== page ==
Today’s Deep Space Extra

June 18th, 2019

In Today’s Deep Space Extra… Step by step, NASA is pressing towards a human return to the surface of the Moon in 2024, an initiative with security as well as scientific significance. At the Paris Air Show, NASA Administrator Jim Bridenstine comments on Commercial Crew Program status.  

Human Space Exploration

NASA to seek proposals for Gateway logistics (6/17): NASA’s planned lunar orbiting, human tended Gateway is to play a critical role in plans to return human explorers to the surface of the Moon in 2024 and establish a sustainable presence by 2028. Like the International Space Station (ISS), the Gateway will require resupply. Starting with a draft request for proposals last week, NASA seeks to use its space station commercial re-supply services contracts as a model.

A new accounting for Apollo: How much did it really cost?
The Space Review (6/17): The Planetary Society’s senior space policy adviser offers a fresh accounting for the cost of NASA’s Apollo era pursuit of a human lunar landing. Not as straight forward an effort as it sounds, Apollo was more than a triumph of engineering, organization, and daring. It was also a triumph of political consensus that provided the money, a challenge now facing the Trump administration’s Artemis initiative to return to the Moon with human explorers in 2024.

American, Israeli companies perfecting radiation vest for astronauts in deep space

Coalition Member in the News – Lockheed Martin
Florida Today (6/16): As a new generation of astronauts under NASA’s leadership strikes out for the Moon and other deep space destinations they will be wearing radiation protection. Lockheed Martin and Israel’s StemRad are collaborating on a protective vest.

NASA boss says ‘no doubt’ SpaceX explosion delays flight program
Coalition Member in the News – Boeing

Reuters (6/18): Speaking at the Paris Air Show, NASA Administrator Jim Bridenstine said early Tuesday that an April explosion involving SpaceX’s Crew Dragon will delay efforts to resume astronaut launches to the International Space Station (ISS) from U.S. soil. NASA’s Commercial Crew Program is working with Boeing’s CST-100 Starliner as well as the Crew Dragon to conduct launch abort, uncrewed and crewed test flights of the vehicles to the Space Station to complete final certifications. The cause of the April incident during ground-based Crew Dragon thruster tests in Florida is still under investigation.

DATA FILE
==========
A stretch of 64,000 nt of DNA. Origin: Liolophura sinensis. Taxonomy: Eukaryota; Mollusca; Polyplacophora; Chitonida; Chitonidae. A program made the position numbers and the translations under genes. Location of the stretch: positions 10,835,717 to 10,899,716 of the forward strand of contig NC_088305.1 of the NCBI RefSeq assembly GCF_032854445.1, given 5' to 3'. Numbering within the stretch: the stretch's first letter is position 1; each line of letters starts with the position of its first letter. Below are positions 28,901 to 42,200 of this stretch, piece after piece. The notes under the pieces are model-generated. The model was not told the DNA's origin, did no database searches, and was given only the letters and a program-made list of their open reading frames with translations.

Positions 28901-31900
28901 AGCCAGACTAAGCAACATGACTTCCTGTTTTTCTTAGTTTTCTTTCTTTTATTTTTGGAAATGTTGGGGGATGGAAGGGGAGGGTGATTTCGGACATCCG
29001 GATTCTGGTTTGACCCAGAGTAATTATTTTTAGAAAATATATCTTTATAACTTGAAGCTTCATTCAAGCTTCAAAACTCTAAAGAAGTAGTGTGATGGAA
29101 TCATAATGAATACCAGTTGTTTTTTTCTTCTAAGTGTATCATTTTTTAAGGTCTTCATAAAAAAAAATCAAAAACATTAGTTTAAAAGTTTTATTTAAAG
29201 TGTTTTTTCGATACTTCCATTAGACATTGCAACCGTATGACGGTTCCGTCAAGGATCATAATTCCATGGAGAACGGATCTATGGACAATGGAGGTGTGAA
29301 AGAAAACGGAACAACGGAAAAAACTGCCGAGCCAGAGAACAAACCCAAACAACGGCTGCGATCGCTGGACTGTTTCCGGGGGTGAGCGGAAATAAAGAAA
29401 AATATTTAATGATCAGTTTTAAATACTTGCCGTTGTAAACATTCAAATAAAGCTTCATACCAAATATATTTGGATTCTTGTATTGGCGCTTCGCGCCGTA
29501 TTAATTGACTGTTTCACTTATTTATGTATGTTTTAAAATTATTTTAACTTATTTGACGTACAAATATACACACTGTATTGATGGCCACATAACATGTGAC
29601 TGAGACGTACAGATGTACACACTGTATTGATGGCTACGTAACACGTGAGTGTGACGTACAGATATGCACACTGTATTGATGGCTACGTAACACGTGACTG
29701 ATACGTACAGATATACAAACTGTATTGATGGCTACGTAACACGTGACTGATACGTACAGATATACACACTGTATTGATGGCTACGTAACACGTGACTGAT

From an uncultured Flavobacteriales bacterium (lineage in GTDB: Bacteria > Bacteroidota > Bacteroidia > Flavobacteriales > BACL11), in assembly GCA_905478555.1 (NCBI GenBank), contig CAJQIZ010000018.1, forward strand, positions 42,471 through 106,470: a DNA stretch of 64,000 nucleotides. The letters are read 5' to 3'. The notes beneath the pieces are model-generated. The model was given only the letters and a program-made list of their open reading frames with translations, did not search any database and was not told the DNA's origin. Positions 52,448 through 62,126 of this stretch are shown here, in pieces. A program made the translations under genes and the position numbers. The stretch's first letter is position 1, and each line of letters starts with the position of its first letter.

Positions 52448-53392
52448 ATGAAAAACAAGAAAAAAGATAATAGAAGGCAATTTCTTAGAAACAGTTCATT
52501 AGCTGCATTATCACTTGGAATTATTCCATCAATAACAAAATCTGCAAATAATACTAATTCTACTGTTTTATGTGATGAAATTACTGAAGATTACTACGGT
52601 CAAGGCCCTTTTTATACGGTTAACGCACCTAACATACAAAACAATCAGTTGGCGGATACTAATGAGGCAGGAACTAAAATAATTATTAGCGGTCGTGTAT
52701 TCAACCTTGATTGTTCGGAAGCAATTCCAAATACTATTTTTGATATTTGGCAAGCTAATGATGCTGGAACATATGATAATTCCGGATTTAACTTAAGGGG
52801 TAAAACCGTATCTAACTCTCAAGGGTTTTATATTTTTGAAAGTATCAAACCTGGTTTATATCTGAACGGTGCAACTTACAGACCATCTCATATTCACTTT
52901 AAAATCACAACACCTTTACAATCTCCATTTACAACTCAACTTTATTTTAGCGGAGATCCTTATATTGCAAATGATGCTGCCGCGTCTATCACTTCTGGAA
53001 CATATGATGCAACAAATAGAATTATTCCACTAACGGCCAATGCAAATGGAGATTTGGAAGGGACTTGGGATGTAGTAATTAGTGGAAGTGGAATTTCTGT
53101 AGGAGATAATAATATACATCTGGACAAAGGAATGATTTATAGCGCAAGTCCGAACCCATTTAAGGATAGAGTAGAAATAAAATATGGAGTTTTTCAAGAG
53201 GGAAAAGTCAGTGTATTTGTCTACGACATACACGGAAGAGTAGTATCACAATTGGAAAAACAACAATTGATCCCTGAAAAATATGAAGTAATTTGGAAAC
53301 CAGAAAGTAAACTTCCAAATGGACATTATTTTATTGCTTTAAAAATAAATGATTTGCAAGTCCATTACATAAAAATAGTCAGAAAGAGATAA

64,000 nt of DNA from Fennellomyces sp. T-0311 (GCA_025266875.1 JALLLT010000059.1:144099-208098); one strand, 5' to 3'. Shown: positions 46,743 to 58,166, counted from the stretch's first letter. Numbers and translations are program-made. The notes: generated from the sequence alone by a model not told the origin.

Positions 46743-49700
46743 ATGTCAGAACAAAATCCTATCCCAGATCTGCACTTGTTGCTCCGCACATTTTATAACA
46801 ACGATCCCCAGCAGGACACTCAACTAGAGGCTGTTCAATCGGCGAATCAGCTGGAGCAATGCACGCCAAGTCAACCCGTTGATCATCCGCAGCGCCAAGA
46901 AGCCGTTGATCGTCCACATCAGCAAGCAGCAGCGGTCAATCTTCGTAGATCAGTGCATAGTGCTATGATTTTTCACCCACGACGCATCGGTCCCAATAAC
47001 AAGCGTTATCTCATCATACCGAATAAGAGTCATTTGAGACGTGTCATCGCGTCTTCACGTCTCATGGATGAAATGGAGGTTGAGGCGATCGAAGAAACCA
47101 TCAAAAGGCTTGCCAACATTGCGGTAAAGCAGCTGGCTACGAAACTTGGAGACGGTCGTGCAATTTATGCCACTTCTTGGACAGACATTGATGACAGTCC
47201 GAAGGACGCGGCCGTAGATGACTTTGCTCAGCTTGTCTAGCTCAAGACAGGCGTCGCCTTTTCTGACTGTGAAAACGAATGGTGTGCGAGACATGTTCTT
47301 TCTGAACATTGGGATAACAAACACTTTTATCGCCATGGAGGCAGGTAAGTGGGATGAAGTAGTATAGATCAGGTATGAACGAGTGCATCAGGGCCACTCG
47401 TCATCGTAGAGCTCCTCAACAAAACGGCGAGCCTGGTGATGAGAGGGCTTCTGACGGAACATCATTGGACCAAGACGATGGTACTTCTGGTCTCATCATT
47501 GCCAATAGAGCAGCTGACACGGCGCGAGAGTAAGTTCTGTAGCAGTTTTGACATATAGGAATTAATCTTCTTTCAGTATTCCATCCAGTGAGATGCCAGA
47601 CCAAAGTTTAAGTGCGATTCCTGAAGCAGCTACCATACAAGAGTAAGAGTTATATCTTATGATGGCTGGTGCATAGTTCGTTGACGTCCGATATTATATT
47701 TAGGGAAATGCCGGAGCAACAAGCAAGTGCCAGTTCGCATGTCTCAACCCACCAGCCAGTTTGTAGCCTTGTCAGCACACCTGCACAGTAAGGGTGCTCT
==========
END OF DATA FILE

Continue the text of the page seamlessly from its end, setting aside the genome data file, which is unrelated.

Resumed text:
Space Science

NASA scientists find sun’s history buried in Moon’s crust
NASA/Goddard (6/17): Exploration of the Earth’s Moon has revealed some critical information about the sun’s earliest epoch and its violent nature, which influenced where and how life evolved. More clues as to why Venus is so torrid and Mars lost its atmosphere and surface water may be found with future exploration of the Moon’s south pole. That’s where NASA plans to return to the Moon with astronauts in 2024.

NASA’s Webb Sunshield undergoes rocket fitting, more testing
Coalition Member in the News – Northrop Grumman Goddard (6/17): NASA’s James Webb Space Telescope (JWST) continues to undergo pre-launch testing and integration at Northrop Grumman facilities in Redondo Beach, California. The JWST is planned for launch in March 2021. The observatory’s spacecraft bus and large sun shield have been submitted to testing in a simulated launch environment while in their stowed configuration. The elements will not be redeployed and inspected in clean room facilities.

Other News

Firefly opens first Alpha rocket launch to academic and educational payloads
Ars Technica (6/17): Firefly, an Austin based launch services company is preparing for its inaugural launch by offering excess payload capability to academic and educational proposals. Slated to launch from Vandenberg Air Force Base, California, possibly as soon as late this year, the Alpha rocket is to head for a high inclination, 300 kilometer altitude orbit.

Apollo 11

JFK Library launches Moonshot app to inspire ‘the next generation’
Boston Globe (6/16): The Boston library is kicking off a month long observation of the 50th anniversary of Apollo 11 with a computer app that features archival videos, images, and audio recordings from the mission that placed the first humans on the surface of another planetary body on July 20, 1969.

New website replays Apollo 11 first Moon landing mission in real time (6/17): Ben Feist’s website,, is ready to take audiences back 50 years for the real time action surrounding Apollo 11’s July 20, 1969 first ever human landing on the Moon by the late Neil Armstrong and Buzz Aldrin. The play by play begins 20 hours from launch. An estimated 500 to 600 million people watched live worldwide on Earth, when the two astronauts touched down and Armstrong, announced, “Houston. Tranquility Base, here. The Eagle has landed.”

Fully restored, Apollo-era Saturn IB rocket returns to NASA display (6/16): Now fully restored, a Saturn 1B rocket of the version that flew the first NASA Apollo astronauts is on display at NASA’s Kennedy Space Center Visitor Complex (KSCVC). The 1B launched the Apollo 7 crew on an Earth orbit test flight in October 1968.

Krispy Kreme debuts doughnut for Apollo 11 Moon landing 50th (6/17): The sweet treat retailer is marking the 50th anniversary of NASA’s historic Apollo 11 Moon landing in July with two doughnut fillings for its classic glazed doughnut, Classic Kreme and Chocolate Kreme.

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